Course Hero. "The Woman Warrior Study Guide." Course Hero. 7 Feb. 2017. Web. 4 Aug. 2020. <https://www.coursehero.com/lit/The-Woman-Warrior/>.
Course Hero. (2017, February 7). The Woman Warrior Study Guide. In Course Hero. Retrieved August 4, 2020, from https://www.coursehero.com/lit/The-Woman-Warrior/
(Course Hero, 2017)
Course Hero. "The Woman Warrior Study Guide." February 7, 2017. Accessed August 4, 2020. https://www.coursehero.com/lit/The-Woman-Warrior/.
Course Hero, "The Woman Warrior Study Guide," February 7, 2017, accessed August 4, 2020, https://www.coursehero.com/lit/The-Woman-Warrior/.
Maxine Hong Kingston's childhood is full of ghosts, white people who do the various jobs around her: a Garbage Ghost, a Newsboy Ghost, Doctor Ghosts, Scientist Ghosts, even Five-and-Dime Ghosts. Kingston feels nervous around all of them. Still, she doesn't want to go back to China because the ghosts there are worse, and, in her mind, family life may reduce her to being fed rocks while her father's next batch of children are fed rice.
After Kingston has become an adult and has moved out of the family home, she inevitably gets a cold and sometimes catches pneumonia when she visits her mother. One night as her mother sits by her, they talk about how much her mother works, and why Kingston can't stay with her. Her mother has lung problems from the dust in the laundry, and when the Urban Renewal Ghosts give her money to start over again when they take her land, Brave Orchid must get a new job. She says she is 80, at least 10 years older than Kingston thinks she is, and too old to start over. Their land in China has been sold, there is no way to go back, and yet staying in this "ghost country" never allows Brave Orchid to sleep or relax. She is working in tomato fields and washing potatoes, which makes her rheumatism worse, but if she stops working, she becomes ill. While Brave Orchid wants Kingston to live with her, she knows Kingston needs to live on her own, keep working, and stay healthy. Brave Orchid calls Kingston her old nickname, Little Dog, and Kingston feels as if her mother finally understands her a bit.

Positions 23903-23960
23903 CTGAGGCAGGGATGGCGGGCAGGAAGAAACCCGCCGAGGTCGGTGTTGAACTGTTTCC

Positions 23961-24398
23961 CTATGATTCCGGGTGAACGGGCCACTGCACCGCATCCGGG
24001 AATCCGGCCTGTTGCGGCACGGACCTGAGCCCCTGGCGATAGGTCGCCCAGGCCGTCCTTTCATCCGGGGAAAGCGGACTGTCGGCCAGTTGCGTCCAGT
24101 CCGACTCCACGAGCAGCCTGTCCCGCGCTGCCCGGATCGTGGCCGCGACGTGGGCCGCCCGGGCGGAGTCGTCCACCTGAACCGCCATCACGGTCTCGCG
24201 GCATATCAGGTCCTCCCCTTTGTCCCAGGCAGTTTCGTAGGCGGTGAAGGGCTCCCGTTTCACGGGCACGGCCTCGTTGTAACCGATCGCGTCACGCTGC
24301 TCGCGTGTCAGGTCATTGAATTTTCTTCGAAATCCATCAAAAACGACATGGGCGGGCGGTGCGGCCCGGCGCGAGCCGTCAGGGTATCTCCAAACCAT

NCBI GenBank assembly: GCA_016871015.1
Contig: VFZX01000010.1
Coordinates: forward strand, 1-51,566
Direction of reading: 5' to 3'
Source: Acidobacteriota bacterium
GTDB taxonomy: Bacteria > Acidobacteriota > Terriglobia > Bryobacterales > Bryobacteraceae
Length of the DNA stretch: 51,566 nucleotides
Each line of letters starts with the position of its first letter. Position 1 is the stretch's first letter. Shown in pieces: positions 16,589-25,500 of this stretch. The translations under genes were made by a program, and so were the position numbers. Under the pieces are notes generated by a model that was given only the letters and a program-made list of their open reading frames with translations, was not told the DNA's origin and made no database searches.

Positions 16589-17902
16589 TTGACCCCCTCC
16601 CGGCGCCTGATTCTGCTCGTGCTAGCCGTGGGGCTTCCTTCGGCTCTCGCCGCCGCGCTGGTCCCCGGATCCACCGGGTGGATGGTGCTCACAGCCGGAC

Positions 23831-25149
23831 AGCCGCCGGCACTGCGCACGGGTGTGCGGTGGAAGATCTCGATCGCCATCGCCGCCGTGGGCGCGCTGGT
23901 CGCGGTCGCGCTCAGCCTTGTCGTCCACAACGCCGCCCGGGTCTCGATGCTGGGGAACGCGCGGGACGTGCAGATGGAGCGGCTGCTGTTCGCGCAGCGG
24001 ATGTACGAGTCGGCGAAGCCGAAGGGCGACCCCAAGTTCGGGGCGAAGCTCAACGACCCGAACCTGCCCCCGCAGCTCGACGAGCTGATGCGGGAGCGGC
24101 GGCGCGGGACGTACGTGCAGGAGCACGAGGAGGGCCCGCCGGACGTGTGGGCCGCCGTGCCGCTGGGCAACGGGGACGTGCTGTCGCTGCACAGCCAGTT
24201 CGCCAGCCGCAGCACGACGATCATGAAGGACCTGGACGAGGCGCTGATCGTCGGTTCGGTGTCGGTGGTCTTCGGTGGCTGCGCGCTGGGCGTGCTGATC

This section highlights the symbol of ghosts as they appear in Maxine Hong Kingston's Chinese-American neighborhood from childhood. However, these ghosts aren't the ghosts of ancestors who were not buried properly; the ghosts that scare Kingston and her peers are white people. The stories Kingston's mother has told about legendary ghosts are full of lessons about being careful about what one says to a ghost and remembering the ghost has power only if one gives it power. The fact that Kingston's mother refers to white people as ghosts and teaches her children to see them as such is a clue as to how Chinese immigrants view white people in terms of their power and trustworthiness. As a result of this perception, Kingston spends her childhood trying to either avoid or outsmart the white people with whom she comes into contact.
This section also explores the role of work in Chinese-American culture. Kingston describes her mother's viewpoint about her inability to quit working, another major factor in her mother's personality. As she did when she was back in China, Brave Orchid doesn't sit around at home and relax, even though she is elderly. When she stops working, she feels terrible. Kingston has inherited this work ethic, and when she comes to visit her parents, she becomes ill. Part of Kingston's susceptibility to illness may come from feeling especially vulnerable with her mother, but she also can't stand being away from work.
The nickname Little Dog may sound like an insult, but as Kingston's mother says, Chinese people like to say the opposite of what they mean because it's safer than tempting the gods to take away one's joy. Unfortunately, in an American-influenced household, the children end up taking those insults to heart; in the United States, people tend to reserve their insults for those they really don't like. Now that she is an adult having experienced life without her parents around, Kingston is finally beginning to reconcile this troubling aspect of her heritage with the reality that her mother loves her very much. The nickname, then, instead of causing her pain, makes her feel taken care of and loved.